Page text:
Apple just confirmed a stunning new privacy move coming in an iOS 14 update that will be a game-changer for all iPhone users.
Itâ€™s been a long time coming. Apple first announced a stunning new privacy feature that would require all apps to ask for explicit permission to track in summer 2020. The feature, dubbedÂ App Tracking TransparencyÂ (ATT), was expected to launch when iOS 14 arrived in September last year, but itÂ was delayed after pushback from firms including Facebook.
But now, finally, Apple hasÂ confirmedÂ a date for the anti-tracking feature to arriveâ€”or at least a timescale. The iPhone maker chose Data Privacy Day (January 28) to announce that ATT will be coming to an iOS 14 update, in â€œearly springâ€� 2021.
The feature had beenÂ expected in Appleâ€™s iOS 14.4â€”indeed, it had appeared in the beta versions. However, when iOS 14.4 arrived this week, it instead included aÂ major security fix for three vulnerabilitiesÂ that had already been exploited. The urgent nature of this release, which might have pushed it forward, perhaps explains why the ATT feature was missing.Â
What exactly is the new privacy feature?
When you use apps on your phone, they may track you across other apps and websites in order to target you with advertising. This is currently done through something called the identifier for advertisers (IDFA), which tracks without revealing your personal information.
The aim of the new iPhone feature, Apple says, is to add transparency to this process. Now you know whatâ€™s happening, itâ€™s up to you to choose whether apps can track you.
In its announcement, Apple states: â€œApp Tracking Transparency will require apps to get the userâ€™s permission before tracking their data across apps or websites owned by other companies.Â
â€œUnder Settings, users will be able to see which apps have requested permission to track, and make changes as they see fit.â€�
In reality, this means an active opt in to the tracking on your iPhone and iPad. Youâ€™ll receive a pop up notification that reads: â€œx would like permission to track you across apps and websites owned by other companies. Your data will be used to deliver personalized ads to you.â€�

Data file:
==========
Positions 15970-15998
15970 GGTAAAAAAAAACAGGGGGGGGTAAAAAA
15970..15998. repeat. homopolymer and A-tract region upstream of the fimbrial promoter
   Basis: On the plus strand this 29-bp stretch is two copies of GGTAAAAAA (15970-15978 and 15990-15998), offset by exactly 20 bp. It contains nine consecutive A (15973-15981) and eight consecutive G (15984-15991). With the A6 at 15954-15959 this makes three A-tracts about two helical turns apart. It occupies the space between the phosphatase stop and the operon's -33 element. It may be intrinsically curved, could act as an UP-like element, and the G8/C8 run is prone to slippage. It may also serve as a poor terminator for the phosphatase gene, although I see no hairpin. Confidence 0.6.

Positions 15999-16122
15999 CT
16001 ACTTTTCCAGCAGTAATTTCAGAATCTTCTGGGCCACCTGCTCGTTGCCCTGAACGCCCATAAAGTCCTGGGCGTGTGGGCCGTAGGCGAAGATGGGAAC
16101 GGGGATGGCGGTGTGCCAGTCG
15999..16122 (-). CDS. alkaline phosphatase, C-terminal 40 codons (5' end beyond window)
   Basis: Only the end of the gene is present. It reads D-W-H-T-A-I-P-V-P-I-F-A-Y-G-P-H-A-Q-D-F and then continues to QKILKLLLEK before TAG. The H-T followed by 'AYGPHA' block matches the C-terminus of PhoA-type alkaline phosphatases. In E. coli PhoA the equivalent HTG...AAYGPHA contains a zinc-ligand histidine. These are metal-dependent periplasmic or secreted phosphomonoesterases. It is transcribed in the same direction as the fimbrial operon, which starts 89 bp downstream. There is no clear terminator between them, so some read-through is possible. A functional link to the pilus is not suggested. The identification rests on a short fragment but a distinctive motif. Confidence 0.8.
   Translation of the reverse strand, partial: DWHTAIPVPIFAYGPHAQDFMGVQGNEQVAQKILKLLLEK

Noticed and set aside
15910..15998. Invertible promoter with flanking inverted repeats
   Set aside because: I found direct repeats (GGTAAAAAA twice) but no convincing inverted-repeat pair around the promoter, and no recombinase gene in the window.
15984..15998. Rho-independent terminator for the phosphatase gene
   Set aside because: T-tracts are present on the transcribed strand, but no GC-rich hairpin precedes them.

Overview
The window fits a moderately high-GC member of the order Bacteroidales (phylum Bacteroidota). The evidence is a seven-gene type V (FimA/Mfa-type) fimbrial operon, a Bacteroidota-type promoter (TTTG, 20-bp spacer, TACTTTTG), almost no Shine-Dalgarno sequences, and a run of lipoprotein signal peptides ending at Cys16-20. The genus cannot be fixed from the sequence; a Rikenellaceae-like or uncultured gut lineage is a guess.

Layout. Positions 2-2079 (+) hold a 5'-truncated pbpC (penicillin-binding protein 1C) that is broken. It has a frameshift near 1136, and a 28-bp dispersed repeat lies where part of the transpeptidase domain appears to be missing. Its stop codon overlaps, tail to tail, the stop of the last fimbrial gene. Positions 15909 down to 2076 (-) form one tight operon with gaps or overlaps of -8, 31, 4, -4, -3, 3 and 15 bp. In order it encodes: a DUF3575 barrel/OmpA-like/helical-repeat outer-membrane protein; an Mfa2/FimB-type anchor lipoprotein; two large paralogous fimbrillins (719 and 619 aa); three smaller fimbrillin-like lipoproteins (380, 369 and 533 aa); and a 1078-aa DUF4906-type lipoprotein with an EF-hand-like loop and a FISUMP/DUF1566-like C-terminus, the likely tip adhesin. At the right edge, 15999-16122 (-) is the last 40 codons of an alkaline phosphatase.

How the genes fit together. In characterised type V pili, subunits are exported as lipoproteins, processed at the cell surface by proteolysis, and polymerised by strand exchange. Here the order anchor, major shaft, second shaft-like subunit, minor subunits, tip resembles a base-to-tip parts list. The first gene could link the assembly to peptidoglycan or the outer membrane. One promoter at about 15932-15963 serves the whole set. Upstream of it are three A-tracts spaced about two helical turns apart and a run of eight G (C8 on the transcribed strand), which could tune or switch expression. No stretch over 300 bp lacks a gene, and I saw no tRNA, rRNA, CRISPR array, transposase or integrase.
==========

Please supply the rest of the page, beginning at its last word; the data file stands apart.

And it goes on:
You will then be able to choose between â€œAllow Trackingâ€� or â€œAsk App Not To Track.â€�
Opting in to data collection, rather than having to opt out, is at the heart of data privacy regulation such as the EUâ€™sÂ GDPR. So Appleâ€™s new iPhone privacy feature really is the right thing to do by its users.Â
The feature builds on Appleâ€™s privacy labels, which allow people to see what data an app collects and how this is linked to you.Â
You can opt out of tracking now, via your iPhoneâ€™s privacy settings, which I have detailed in myÂ simple guide.
The backlash against Appleâ€™s ATT featureÂ
Facebook and others are worried that most iPhone users will opt out of the tracking. Google is also concerned. This week it announced that it wouldÂ stop using the IDFAÂ ahead of this upcoming Apple privacy change, to avoid the opt in popping up on peopleâ€™s iPhones.
Personally, I think Appleâ€™s approach to privacy is laudable, but a reduction of the information collected for advertising does mean apps and services will have to fund their businesses in other ways. We all need reminding sometimes that if we are not paying for the product, we are the product.
Are iPhone users happy to pay for apps instead, effectively paying for privacy? I would be happy to do so, but perhaps others wonâ€™t.